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In a recent article in BBC Music Magazine tenor James Gilchrist reflected on the reason why early-nineteenth-century England produced no corpus of art song to match the German lieder of Schumann, Schubert and others, despite the great flowering of English Romantic poetry during this period.
With the New York Premiere of Florencia en el Amazonas, the New York City Opera Steps Out of the Shadows of the Past
Opportunities to see Idomeneo are not so frequent as they might be, certainly not so frequent as they should be.
Not merely Don Carlo, but the five-act Don Carlo in the 1886 Modena version! The welcomed esotericism of San Francisco Opera’s extraordinary spring season.
The early summer San Francisco Opera season has the feel of a classy festival. There is an introduction of Spanish director Calixto Bieito to American audiences, a five-act Don Carlo and two awaited, inevitable role debuts, Karita Mattila as Kostelnička and Malin Bystrom as Janacek's Jenůfa.
Now that the curtain has long fallen on the third and last performance of
the Ring cycle at the Washington National Opera (WNO), it is safe to
say that the long-anticipated production has been an unqualified success for
the company, director Francesca Zambello, and conductor Philippe Auguin.
Most of the attention during this revival of Daniele Abbado’s 2013 production of Nabucco has been directed at Plácido Domingo’s reprise of the title role, with the critical reception somewhat mixed.
My first Tristan, indeed my first Wagner, in the theatre was ENO’s previous staging of the work, twenty years ago, in 1996. The experience, as it
should, as it must, although this is alas far from a given, quite overwhelmed me.
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myself surprised how much more warmly I responded to it this time.
This recital celebrated both the work of the Park Lane Group, which has been
supporting the careers of outstanding young artists for 60 years, and the 90th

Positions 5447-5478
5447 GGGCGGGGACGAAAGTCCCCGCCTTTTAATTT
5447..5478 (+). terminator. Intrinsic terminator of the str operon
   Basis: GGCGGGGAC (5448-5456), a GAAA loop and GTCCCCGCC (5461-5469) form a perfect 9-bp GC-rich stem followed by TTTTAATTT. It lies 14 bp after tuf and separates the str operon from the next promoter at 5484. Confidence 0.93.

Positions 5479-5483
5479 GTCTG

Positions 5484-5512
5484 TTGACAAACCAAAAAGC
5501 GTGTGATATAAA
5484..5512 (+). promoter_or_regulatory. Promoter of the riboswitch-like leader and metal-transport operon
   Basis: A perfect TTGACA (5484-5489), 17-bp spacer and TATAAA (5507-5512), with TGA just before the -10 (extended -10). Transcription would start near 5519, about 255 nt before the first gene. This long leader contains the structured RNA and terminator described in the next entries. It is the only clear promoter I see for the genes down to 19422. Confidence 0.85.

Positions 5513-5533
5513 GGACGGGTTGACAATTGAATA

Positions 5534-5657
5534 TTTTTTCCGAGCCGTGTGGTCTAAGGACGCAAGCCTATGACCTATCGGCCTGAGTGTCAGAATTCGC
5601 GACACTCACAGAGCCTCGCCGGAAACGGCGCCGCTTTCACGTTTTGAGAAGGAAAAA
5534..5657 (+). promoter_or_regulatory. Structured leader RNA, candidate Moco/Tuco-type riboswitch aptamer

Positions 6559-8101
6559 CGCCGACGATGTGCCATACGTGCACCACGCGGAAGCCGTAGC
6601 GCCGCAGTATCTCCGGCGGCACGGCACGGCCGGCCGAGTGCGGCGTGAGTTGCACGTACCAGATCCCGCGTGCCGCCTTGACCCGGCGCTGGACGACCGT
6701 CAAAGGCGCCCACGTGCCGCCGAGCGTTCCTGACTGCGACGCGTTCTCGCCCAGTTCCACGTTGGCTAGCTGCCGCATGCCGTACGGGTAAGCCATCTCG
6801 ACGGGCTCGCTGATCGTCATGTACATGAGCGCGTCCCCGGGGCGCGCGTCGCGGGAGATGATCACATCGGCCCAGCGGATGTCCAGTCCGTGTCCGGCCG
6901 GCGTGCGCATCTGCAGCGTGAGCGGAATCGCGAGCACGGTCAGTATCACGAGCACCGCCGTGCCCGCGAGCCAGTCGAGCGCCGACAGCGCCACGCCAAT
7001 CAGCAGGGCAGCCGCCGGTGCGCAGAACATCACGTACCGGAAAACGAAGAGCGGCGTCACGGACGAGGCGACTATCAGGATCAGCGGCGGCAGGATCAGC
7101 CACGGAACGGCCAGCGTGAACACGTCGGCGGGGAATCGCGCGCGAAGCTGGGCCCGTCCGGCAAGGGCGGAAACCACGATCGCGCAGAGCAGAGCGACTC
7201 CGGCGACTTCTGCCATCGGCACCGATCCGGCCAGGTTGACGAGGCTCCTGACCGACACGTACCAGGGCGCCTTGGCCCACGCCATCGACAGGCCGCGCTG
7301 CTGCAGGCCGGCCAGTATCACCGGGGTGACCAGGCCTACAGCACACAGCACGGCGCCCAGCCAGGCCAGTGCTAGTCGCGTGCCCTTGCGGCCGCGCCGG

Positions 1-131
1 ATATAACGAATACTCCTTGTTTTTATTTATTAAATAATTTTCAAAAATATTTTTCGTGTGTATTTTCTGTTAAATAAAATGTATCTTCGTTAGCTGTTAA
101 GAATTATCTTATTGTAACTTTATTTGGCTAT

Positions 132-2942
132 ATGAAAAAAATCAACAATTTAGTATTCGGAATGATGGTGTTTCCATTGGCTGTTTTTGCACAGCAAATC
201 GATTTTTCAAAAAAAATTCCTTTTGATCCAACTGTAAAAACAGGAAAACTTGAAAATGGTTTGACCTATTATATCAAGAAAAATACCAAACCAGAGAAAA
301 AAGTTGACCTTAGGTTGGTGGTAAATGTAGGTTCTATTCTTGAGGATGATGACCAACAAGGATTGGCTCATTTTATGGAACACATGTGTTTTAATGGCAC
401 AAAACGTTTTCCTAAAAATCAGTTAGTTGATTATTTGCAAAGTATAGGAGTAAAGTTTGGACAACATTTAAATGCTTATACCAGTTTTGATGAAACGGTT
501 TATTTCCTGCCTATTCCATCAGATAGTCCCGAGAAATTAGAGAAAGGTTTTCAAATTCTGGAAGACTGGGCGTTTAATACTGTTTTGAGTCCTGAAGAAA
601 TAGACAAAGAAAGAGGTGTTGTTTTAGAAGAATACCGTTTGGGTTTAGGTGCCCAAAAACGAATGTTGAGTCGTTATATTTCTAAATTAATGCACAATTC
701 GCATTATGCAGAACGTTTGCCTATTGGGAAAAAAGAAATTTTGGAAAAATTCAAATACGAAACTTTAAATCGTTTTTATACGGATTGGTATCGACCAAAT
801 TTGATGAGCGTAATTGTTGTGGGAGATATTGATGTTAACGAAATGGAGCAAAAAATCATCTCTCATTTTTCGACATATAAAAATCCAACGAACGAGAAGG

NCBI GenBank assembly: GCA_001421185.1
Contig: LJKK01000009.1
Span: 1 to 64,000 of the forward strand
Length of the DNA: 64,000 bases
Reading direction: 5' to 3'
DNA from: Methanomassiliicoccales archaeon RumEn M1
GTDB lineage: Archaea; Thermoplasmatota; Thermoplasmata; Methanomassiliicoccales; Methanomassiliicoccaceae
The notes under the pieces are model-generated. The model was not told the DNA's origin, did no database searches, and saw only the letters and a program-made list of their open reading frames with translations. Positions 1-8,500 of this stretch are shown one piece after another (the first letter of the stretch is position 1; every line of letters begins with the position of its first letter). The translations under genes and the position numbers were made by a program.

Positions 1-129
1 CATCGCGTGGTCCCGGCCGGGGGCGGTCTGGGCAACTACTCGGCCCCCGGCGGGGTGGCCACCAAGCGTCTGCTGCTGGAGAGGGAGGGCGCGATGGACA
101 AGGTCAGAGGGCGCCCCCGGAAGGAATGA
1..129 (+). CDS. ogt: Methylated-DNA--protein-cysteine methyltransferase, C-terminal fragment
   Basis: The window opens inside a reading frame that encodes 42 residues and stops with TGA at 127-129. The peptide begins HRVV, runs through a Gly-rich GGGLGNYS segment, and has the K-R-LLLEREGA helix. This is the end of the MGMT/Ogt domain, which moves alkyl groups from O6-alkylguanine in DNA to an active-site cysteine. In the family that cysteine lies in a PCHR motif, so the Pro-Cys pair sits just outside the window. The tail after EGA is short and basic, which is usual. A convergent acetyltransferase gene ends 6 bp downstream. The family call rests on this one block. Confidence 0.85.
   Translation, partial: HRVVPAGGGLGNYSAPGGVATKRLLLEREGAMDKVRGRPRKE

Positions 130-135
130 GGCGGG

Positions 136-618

birthday of Joseph Horovitz, who was born in Vienna in 1926 and emigrated to
England aged 12.
Headed by General Director Luana DeVol, a world-renowned dramatic soprano, Opera Las Vegas is a relatively new company that presents opera with first-rate casts at the University of Las Vegas’s Judy Bayley Theater. In 2014 they presented Rossini’s The Barber of Seville and in 2015, Puccini’s Madama Butterfly. This year they offered a blazing rendition of Georges Bizet’s Carmen.
Ever since a friend was reported as having said he would like something in
return for modern-dress Shakespeare (how quaint that term seems now, as if
anyone would bat an eyelid!), namely an Elizabethan-dress staging of Look
Back in Anger, I have been curious about the possibilities of
‘down-dating’, as I suppose we might call it. Rarely, if ever, do
we see it, though.
Leading a very muscular Dutch Radio Philharmonic, Principal Conductor Markus
Stenz brilliantly delivered Alban Berg’s Wozzeck with a superb
Florian Boesch in the lead and a mesmerising Asmik Grigorian as Marie his
Edouard Lalo (1823-92) is best known today for his instrumental works: the
Symphonie espagnole (which is, despite the title, a five-movement
violin concerto), the Symphony in G Minor, and perhaps some movements from his
ballet Namouna, a scintillating work that the young Debussy adored.
There can’t be that many operas that start with an extended solo for
double bass. At Holland Park, the eerie, angular melody for lone bass player
which opens Pietro Mascagni’s Iris immediately unsettled the
relaxed mood of the summer evening.
George Souglides’ set for Will Tuckett’s new production of
Rossini’s L’italiana in Algeri at Garsington would surely
have delighted Liberace.
Calixto Bieito is always news, Carmen with a good cast is always news. So here is the news.
Distinguished theatre director Michael
Boyd’s first operatic outing was his brilliant re-invention of
Monteverdi’s L’Orfeo for the Royal Opera at the Roundhouse
in 2015, so what he did next was always going to rouse interest.